When plants explode! Nature at its comic book best (video)

Exploding plants
Screen capture Smithsonian

Zap! Pow! Va-va-voom! These plants show the astounding ways in which they ensure their seeds fly far and wide.

We all know that plants can move. Stalks reach for light, roots seek soil … they move in slow languid ways in response to stimuli. But then there are the speedy guys, the lightning quick plants that display so-called rapid plant movement. Some snap to it for food – like the Venus flytrap which slaps its maw closed in a remarkable 100 milliseconds. Others practically defy physics in the name of reproduction. The white mulberry tree holds the record for this with its impressive pollen launch in which the stamen straightens in less than 25 microseconds and moves the petals to speeds in excess of half the speed of sound, thus approaching the theoretical physical limits for movements in plants. Incredible.

Meanwhile, a number of plant species use rapid movement to disperse seeds. In these, the plants don’t rely on animals or wind to spread their seeds, but rather, they have mechanical energy stored and transferred to the seeds upon touch to launch them through the air. To see them in action is gorgeous but also somewhat humorous – it's hard not to be charmed by their exuberant gestures.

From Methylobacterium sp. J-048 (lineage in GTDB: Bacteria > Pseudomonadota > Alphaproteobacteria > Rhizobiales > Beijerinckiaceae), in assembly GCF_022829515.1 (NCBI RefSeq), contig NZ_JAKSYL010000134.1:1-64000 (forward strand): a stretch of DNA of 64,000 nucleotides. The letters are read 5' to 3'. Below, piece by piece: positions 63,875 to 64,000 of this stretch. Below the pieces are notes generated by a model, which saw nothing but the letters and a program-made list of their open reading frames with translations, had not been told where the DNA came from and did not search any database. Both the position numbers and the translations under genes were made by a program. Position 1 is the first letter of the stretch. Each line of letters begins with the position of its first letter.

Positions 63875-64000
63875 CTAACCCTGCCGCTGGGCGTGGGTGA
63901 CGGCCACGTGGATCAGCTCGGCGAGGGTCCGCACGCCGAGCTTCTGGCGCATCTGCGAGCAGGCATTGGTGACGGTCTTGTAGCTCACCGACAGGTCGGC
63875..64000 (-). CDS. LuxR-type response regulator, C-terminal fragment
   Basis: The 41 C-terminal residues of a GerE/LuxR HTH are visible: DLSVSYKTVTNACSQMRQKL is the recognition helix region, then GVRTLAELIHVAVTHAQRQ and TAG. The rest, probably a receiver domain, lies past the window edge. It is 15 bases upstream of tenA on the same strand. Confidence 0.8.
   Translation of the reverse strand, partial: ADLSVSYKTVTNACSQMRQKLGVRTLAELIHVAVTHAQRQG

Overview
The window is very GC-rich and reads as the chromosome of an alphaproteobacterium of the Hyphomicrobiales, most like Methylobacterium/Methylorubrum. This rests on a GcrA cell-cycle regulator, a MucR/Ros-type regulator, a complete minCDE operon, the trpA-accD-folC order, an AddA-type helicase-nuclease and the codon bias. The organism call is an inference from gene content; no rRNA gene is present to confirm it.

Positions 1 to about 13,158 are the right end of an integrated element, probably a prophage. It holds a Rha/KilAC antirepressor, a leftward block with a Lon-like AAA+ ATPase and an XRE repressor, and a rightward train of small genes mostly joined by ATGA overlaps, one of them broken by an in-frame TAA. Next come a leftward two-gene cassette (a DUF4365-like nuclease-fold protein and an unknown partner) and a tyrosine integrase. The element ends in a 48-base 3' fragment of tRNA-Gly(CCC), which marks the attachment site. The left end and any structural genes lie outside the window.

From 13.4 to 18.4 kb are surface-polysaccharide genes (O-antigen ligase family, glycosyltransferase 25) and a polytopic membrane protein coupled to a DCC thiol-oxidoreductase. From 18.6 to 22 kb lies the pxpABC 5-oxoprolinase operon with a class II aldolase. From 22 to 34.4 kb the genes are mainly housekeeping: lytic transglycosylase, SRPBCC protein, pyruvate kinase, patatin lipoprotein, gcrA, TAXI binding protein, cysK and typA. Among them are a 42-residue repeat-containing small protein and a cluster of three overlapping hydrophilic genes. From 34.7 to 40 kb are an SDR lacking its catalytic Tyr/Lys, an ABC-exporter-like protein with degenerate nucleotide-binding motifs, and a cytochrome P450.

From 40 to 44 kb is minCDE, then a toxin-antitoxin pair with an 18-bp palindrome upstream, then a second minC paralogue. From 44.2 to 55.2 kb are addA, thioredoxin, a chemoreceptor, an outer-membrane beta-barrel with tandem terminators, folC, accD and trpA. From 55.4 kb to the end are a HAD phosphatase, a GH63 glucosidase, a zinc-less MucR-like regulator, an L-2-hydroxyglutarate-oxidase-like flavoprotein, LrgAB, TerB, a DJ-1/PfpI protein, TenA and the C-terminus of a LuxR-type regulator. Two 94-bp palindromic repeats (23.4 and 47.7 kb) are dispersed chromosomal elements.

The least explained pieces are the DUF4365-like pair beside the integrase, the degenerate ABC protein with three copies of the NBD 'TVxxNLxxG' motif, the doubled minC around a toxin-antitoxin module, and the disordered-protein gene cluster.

The video below shows violets, touch-me-nots and the ol’ squirting cucumber doing their darnedest to get those seeds out there. Plant porn at its best! Nature has such glorious tricks up her sleeve.

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